Analysts and western government officials are trumpeting what they see as an uprising against al-Qa’ida in Syria; however, it remains to be seen whether heavy fighting between various rebel groups in the country’s north and east will have decisive results. More likely, shifting alliances and blurred ideological lines across the spectrum of rebel militias will result in something less pronounced. Indeed, al-Qa’ida and radical ideology will likely continue to play a major role in anti-Asad war and politics for some time to come.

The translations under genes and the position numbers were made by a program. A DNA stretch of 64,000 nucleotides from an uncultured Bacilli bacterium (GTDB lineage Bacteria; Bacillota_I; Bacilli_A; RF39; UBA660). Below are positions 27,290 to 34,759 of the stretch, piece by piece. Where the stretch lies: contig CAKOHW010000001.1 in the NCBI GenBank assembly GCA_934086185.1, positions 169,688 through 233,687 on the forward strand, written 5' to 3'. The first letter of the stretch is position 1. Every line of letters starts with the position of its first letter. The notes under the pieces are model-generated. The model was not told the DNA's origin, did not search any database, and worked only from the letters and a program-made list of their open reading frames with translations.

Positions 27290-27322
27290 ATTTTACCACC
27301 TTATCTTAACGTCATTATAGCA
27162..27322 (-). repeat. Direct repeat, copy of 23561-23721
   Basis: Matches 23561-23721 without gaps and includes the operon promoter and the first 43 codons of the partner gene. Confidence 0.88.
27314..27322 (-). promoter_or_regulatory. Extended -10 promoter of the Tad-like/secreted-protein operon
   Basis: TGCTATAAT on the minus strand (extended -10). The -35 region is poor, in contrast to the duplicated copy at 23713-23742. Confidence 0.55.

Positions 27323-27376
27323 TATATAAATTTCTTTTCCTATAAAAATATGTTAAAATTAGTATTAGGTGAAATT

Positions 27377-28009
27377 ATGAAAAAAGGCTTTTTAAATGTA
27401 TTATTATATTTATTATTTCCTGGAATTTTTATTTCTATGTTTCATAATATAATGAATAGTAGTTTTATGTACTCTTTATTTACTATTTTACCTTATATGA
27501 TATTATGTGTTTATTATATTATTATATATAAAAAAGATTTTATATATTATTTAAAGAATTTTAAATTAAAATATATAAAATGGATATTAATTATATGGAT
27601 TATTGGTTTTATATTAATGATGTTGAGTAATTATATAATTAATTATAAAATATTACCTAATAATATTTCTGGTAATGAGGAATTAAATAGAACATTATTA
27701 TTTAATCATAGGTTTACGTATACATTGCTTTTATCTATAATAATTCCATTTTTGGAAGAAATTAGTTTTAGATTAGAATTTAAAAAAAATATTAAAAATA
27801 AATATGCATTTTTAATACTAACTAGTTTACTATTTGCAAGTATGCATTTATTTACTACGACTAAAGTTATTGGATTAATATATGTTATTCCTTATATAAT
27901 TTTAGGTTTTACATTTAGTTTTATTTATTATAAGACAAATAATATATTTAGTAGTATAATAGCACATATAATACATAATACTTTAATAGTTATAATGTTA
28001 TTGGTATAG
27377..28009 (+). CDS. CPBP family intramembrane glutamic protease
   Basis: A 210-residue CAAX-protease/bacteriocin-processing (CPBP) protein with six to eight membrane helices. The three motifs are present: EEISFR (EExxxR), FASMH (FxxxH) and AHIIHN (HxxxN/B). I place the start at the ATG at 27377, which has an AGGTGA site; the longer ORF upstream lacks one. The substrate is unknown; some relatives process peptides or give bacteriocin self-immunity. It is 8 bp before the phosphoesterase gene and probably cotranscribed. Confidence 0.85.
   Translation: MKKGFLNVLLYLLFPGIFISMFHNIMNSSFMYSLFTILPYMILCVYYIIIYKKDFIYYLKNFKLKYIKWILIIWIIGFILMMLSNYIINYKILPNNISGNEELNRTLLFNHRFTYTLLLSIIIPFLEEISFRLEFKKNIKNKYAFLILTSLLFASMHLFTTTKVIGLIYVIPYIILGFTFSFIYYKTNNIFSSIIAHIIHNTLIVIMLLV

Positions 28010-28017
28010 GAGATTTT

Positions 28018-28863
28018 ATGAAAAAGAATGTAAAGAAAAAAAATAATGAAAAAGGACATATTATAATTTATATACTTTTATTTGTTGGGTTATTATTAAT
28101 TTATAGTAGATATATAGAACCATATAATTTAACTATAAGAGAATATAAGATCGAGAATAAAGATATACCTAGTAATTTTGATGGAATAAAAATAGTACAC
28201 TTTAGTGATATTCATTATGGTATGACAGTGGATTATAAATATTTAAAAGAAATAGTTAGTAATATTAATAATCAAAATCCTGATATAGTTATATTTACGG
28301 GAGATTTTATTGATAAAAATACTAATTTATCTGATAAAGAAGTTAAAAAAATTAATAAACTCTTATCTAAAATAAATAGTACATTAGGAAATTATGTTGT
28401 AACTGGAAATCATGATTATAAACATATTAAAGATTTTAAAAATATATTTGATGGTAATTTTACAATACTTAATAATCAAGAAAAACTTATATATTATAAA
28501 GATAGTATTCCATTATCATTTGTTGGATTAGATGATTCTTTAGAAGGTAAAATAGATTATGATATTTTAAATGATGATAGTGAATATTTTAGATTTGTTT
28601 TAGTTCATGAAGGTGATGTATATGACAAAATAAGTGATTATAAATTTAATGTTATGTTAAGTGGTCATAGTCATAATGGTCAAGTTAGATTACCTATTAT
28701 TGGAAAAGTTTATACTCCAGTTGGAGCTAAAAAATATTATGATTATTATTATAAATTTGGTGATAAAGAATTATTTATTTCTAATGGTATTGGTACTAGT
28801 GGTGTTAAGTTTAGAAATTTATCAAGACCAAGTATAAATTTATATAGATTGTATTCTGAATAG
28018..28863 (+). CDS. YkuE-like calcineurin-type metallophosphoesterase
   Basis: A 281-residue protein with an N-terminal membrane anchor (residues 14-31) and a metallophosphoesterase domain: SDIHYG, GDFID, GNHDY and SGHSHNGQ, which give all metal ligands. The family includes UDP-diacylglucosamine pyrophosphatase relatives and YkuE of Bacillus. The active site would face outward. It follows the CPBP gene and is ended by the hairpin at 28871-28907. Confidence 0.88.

Fighting broke out between major anti-Asad camps in early January and has pitted al-Qa’ida affiliate Islamic State of Iraq and Greater Syria (ISIS) against a group of loosely aligned militias. In early fighting, ISIS appears to have been pushed out of its frontier positions in Syria’s second city of Aleppo and other cities and towns west of its core presence in Dair al-Zour and Raqqa governorates. Reports on 9 January indicate that militiamen might have overrun ISIS’ headquarters in Raqqa, the city with the strongest ISIS presence. Hundreds have been killed in the fighting, which has thus far mostly seen ISIS defeated. However, ISIS has quietly retreated from some positions without bloodshed, consolidating its ranks elsewhere. By 10 January, ISIS fighters had reportedly begun a counter-offensive in Raqqa. (CONTINUED - 1164 WORDS)